Talk turned to whether the commissioners wanted SSA management to abandon the marketing program. Amid a flurry of questions and comments about why the program has derailed, Ms. Roessel spoke in support of Mr. Raskin's efforts to raise revenue.
The Vineyard boat line governor acknowledged the avalanche of criticism that has been aimed at SSA management in recent months, but stressed that Mr. Raskin's economic skills will see the authority through difficult financial times.
"I have done everything in my power to hang on to the CEO. I have been holding onto this guy with my fingernails ever since [he started]. And people ask, why am I still supporting him?" said Ms. Roessel.
"There are some really big rocks we have to think about, and it has nothing to do with reinstituting standby or advertising policies. So much energy has been misplaced at board meetings talking about how many dogs should be on the Flying Cloud. . . .
"We would make half a million in advertising in our dreams, but without the privatization of the Schamonchi this Island will pay millions of dollars unnecessarily. He and his administration have found a creative solution, a business-like solution [to increasing revenue]. It's smart," she said.
Since last summer SSA management has been at work on a complicated plan to turn the passenger ferry Schamonchi over to a private carrier. The plan is now close to completion and must be reviewed by the state auditor to ensure it complies with the Pacheco Act, the state anti-privatization law.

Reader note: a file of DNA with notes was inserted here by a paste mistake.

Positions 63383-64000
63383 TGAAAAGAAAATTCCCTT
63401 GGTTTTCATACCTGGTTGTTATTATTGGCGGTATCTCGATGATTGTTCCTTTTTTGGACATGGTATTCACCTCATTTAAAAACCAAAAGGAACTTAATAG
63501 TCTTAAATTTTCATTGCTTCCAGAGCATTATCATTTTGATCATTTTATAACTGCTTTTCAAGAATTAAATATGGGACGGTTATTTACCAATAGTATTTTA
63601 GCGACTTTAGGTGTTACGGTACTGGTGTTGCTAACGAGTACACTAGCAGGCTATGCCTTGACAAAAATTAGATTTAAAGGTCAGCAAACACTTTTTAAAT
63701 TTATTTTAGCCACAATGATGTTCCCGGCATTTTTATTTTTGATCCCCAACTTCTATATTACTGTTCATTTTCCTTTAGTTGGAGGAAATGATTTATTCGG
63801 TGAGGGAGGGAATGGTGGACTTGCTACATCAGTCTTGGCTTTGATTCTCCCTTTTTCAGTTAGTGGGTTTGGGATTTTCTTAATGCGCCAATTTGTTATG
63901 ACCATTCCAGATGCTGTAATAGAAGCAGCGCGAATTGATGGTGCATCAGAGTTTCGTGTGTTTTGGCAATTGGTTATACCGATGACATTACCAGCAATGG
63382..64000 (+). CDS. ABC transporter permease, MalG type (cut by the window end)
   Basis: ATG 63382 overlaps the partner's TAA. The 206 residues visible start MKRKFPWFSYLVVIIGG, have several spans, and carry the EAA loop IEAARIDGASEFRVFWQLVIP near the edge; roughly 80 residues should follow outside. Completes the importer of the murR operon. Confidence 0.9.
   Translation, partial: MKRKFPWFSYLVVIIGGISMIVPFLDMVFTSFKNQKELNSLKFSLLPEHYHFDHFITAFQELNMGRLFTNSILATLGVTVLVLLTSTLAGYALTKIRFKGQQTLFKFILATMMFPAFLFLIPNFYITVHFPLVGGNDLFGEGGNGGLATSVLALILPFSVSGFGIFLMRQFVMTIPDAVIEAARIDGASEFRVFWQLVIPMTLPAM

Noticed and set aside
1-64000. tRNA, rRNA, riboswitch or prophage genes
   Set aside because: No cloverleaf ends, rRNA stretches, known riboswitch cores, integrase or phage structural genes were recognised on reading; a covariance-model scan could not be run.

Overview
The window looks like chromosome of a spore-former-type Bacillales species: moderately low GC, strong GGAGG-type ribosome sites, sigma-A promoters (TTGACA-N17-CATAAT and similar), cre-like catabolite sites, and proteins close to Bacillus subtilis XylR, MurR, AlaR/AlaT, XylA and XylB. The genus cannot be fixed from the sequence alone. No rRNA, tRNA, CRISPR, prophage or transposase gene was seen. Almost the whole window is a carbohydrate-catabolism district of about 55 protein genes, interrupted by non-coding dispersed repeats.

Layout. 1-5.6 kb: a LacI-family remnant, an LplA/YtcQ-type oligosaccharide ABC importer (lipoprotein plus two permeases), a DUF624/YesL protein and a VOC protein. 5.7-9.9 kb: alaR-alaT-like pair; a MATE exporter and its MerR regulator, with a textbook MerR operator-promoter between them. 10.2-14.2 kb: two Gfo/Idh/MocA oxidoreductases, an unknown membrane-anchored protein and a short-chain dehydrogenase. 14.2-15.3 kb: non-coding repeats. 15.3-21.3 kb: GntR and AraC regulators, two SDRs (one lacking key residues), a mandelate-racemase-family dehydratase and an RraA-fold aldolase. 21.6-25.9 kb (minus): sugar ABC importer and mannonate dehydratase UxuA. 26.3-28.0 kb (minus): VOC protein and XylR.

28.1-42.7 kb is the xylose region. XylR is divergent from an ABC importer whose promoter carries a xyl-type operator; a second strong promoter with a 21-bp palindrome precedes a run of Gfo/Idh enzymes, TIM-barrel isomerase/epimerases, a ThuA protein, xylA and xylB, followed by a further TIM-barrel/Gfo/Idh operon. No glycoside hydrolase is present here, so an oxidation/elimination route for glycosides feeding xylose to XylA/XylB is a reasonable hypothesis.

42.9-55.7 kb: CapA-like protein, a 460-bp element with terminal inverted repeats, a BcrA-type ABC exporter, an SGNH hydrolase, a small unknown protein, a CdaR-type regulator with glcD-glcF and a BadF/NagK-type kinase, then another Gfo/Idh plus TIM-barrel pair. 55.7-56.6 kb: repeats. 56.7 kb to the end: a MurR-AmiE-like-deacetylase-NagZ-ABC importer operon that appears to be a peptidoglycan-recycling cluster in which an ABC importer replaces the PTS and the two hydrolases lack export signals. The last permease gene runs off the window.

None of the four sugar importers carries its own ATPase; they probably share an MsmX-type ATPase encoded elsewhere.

"They have done an incredible amount of work to get through the Pacheco Act, and without that ticket prices will go to the moon," said Ms. Roessel.
She then urged county commissioners to meet with Mr. Raskin and SSA general counsel Steven Sayers to discuss union negotiations and the plan to privatize the passenger ferry Schamonchi, which she characterized as the most serious issues facing the authority today.
Returning to the subject of advertising, Ms. Roessel told the county commissioners that a modest program with clear parameters would be a good step forward.
"I think it's a bad idea to abandon [the program]. It didn't get rolled out correctly, but I don't think that is any reason to throw the baby out with the bath water," she said.
Ms. Roessel presented the commissioners with a revised advertising policy for the Island and its mainland ports, but the commissioners dissuaded Ms. Roessel from splitting with Nantucket on the issue.
The commissioners then voted to recommend that the authority put the advertising program on hold until it develops a comprehensive plan that is acceptable to all communities.
Subsequently, at yesterday's boat line meeting the advertising plan was all but scrapped, with the board of governors approving only two minor initiatives [see separate story].
As the two-hour discussion wound down, Ms. Roessel urged the commissioners to send a letter to the state auditor on the subject of the Schamonchi route.
"It's crunch time, and it wouldn't hurt to weigh in with the auditor general. If this [privatization] initiative fails, nobody will be running service to New Bedford. The Steamship Authority can't afford to do it, and your fares will go through the roof," she said.
But the commissioners voted against the motion, with the majority saying they did not have enough information on the plan to comment.